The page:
“Our parents and teachers used to beat us when we were kids for not doing our homework and for being unruly.”

Almost all kids have heard their parents say this at some point. A few years ago, numerous people engaged in this common behavior. Physical punishment was commonly used to discipline children who disobeyed parental and instructional instructions. Some people believe that physically abusing children is a good way to discipline them. We refer to this as physical punishment. A child is purposefully hurt by adults because to the youngster’s improper or unacceptable behavior. Adults think that by acting physically right away, children won’t repeat this behavior and that it will serve as an example for others to follow in order to prevent the incident from happening again. Youngsters are struck on their bodily parts by hands, rods, belts, scales, or any other object that could hurt them or make them fearful.


Any form of discipline that involves the use of physical force with the goal of inflicting little pain or discomfort is referred to as corporal punishment. The most common ways to administer this punishment are with the hands—spanking, slapping, punching, etc.—and/or by hitting—using a stick, belt, shoes, etc. Children may also be kicked, scratched, pinched, bit, or have their hair pulled. But these sanctions can sometimes take the shape of psychological maltreatment.

These methods are used in Indian institutions and schools to instill moral principles and social behavior in its students. In terms of culture, India has traditionally adhered to this practice. According to a Ministry of Women and Child Development report, two of every three children in India suffer from abuse.


Domestic Corporal Punishment – This is sometimes referred to as parental punishment for children. Slapping, spanking, and smacking are examples of this.

Institutional Corporal Punishment – Many children are subjected to physical punishment in institutional settings, such as schools and colleges. A teacher who is unable to maintain control over a child’s behavior will often become enraged and resort to physically punishing the child.


Article 21 of the Constitution of India

The “right to life and dignity” is envisioned in Article 21 of the Indian Constitution. This covers every child’s “right to education” until they turn 14 years old. The Supreme Court of India ruled in the historic 1993 case of Unni Krishnan v. State of Andhra Pradesh that receiving a basic education is an implied right under Article 21 when read in conjunction with the Directive Principles of State Policy (DPSP) on education under Article 41.

Physical punishments violate a child’s freedom and dignity since they constitute maltreatment. Due to the instilled fear that causes a youngster to skip school or drop out, physical punishment often impedes a child’s fundamental right to an education. These arguments demonstrate that the right to life is violated by corporal punishment.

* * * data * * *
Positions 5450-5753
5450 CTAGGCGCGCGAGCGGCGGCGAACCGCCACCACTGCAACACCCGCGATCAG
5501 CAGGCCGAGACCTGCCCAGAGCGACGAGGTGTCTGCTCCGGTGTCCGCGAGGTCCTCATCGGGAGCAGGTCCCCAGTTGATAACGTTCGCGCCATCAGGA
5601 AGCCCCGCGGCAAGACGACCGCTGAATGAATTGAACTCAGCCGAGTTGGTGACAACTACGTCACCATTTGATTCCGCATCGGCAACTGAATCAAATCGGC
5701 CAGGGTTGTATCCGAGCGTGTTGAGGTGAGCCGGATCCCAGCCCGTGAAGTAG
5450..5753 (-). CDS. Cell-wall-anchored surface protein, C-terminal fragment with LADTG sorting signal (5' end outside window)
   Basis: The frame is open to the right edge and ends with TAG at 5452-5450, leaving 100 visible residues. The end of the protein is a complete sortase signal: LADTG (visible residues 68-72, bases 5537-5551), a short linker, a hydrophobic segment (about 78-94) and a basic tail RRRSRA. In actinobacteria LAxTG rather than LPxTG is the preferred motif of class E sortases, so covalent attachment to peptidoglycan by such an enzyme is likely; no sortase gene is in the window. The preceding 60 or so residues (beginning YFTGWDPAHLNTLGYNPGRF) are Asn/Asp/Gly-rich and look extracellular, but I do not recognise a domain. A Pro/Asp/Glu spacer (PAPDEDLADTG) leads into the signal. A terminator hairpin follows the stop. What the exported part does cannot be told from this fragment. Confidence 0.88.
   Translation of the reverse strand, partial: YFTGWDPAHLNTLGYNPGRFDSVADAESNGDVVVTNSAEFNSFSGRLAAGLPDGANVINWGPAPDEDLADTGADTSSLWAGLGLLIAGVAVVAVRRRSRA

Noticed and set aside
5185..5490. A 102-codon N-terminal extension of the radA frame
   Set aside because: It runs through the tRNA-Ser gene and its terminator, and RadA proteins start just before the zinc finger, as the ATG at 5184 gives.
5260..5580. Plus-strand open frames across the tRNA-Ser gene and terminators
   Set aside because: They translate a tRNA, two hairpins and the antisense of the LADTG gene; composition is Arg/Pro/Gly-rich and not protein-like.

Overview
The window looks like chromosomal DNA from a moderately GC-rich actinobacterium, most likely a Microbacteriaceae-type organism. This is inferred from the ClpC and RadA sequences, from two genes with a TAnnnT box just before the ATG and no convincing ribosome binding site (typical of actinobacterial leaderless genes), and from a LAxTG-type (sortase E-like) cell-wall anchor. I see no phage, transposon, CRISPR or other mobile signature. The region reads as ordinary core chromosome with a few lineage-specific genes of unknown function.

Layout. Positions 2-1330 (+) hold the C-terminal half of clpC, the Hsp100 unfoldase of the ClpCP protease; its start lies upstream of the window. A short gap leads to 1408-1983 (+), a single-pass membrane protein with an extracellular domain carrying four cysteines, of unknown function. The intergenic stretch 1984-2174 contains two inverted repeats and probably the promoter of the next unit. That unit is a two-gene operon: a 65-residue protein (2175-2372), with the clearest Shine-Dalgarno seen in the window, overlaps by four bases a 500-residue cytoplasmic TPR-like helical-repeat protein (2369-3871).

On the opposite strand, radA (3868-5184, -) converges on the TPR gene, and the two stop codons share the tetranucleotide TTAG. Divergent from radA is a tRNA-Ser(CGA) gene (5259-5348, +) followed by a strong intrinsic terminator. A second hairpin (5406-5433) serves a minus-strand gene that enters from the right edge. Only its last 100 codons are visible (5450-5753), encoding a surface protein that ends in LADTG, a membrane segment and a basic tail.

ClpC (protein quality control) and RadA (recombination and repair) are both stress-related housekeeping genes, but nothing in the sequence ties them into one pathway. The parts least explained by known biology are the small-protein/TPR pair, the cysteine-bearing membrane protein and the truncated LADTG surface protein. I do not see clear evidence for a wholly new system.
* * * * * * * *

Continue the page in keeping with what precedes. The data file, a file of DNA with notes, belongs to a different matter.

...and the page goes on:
Article 39 of the Constitution of India

Article 39(e) requires the State to take proactive measures to prevent abuse of vulnerable children. Furthermore, Article 39(f) mandates that the State take progressive steps to guarantee that children are provided with opportunities and resources to enable them to develop in a way that is both healthy and clearly defined. It will be made sure that a person’s youth is effectively shielded from exploitation and both material and moral abandonment.

S. Jai Singh & Ors. v. State & Anr. (2021)

In this case, children were punished with a duck walk, despite research showing it can injure knee joints. The court noted that teachers must stay informed and act responsibly, as their actions impact student health. The staff’s negligence highlighted their duty to be knowledgeable. Consequently, the Bench deemed it fitting for the petitioners to provide monetary compensation to the affected families.


To change these detrimental societal norms about childrearing and punishment, norms and value programs will be implemented.
Legislation aimed at raising awareness will be implemented to guarantee that children have the same level of protection against assault as adults. It is imperative to modify perspectives regarding non-aggressive child upbringing, and parents ought to acknowledge their obligations.
Sessions aimed at providing information and developing skills should be conducted to help parents develop a caring and nonviolent disposition.


The legal validity of corporal punishment hinges on its alignment with children’s rights and well-being. Many jurisdictions have banned or strictly regulated corporal punishment in schools, recognizing it as detrimental to physical and mental health. International bodies like the UN advocate for its abolition, emphasizing positive discipline methods. Courts have increasingly ruled against such practices, highlighting the duty of educators to prioritize students’ safety and development. Therefore, corporal punishment is generally viewed as legally and ethically indefensible, pushing for educational environments that foster respect and positive reinforcement rather than fear and physical punishment.

Contributed by – Ishita Saxena

(Symbiosis Law School, Noida 2023-28)

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